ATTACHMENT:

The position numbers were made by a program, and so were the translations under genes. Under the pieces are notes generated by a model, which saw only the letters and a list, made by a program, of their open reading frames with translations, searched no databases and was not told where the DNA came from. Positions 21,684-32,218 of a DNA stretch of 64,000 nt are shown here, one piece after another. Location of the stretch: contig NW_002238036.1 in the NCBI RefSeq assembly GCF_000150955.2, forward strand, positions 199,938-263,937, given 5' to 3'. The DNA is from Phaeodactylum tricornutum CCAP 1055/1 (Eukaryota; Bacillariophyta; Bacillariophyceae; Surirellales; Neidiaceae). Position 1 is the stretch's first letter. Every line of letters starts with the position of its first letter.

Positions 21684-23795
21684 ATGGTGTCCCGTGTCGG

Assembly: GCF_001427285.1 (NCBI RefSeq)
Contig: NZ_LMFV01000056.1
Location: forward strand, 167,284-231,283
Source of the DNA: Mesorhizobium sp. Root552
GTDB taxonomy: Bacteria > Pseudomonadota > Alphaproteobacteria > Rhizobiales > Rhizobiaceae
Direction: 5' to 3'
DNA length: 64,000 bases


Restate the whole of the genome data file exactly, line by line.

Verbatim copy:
The position numbers were made by a program, and so were the translations under genes. Under the pieces are notes generated by a model, which saw only the letters and a list, made by a program, of their open reading frames with translations, searched no databases and was not told where the DNA came from. Positions 21,684-32,218 of a DNA stretch of 64,000 nt are shown here, one piece after another. Location of the stretch: contig NW_002238036.1 in the NCBI RefSeq assembly GCF_000150955.2, forward strand, positions 199,938-263,937, given 5' to 3'. The DNA is from Phaeodactylum tricornutum CCAP 1055/1 (Eukaryota; Bacillariophyta; Bacillariophyceae; Surirellales; Neidiaceae). Position 1 is the stretch's first letter. Every line of letters starts with the position of its first letter.

Positions 21684-23795
21684 ATGGTGTCCCGTGTCGG

Assembly: GCF_001427285.1 (NCBI RefSeq)
Contig: NZ_LMFV01000056.1
Location: forward strand, 167,284-231,283
Source of the DNA: Mesorhizobium sp. Root552
GTDB taxonomy: Bacteria > Pseudomonadota > Alphaproteobacteria > Rhizobiales > Rhizobiaceae
Direction: 5' to 3'
DNA length: 64,000 bases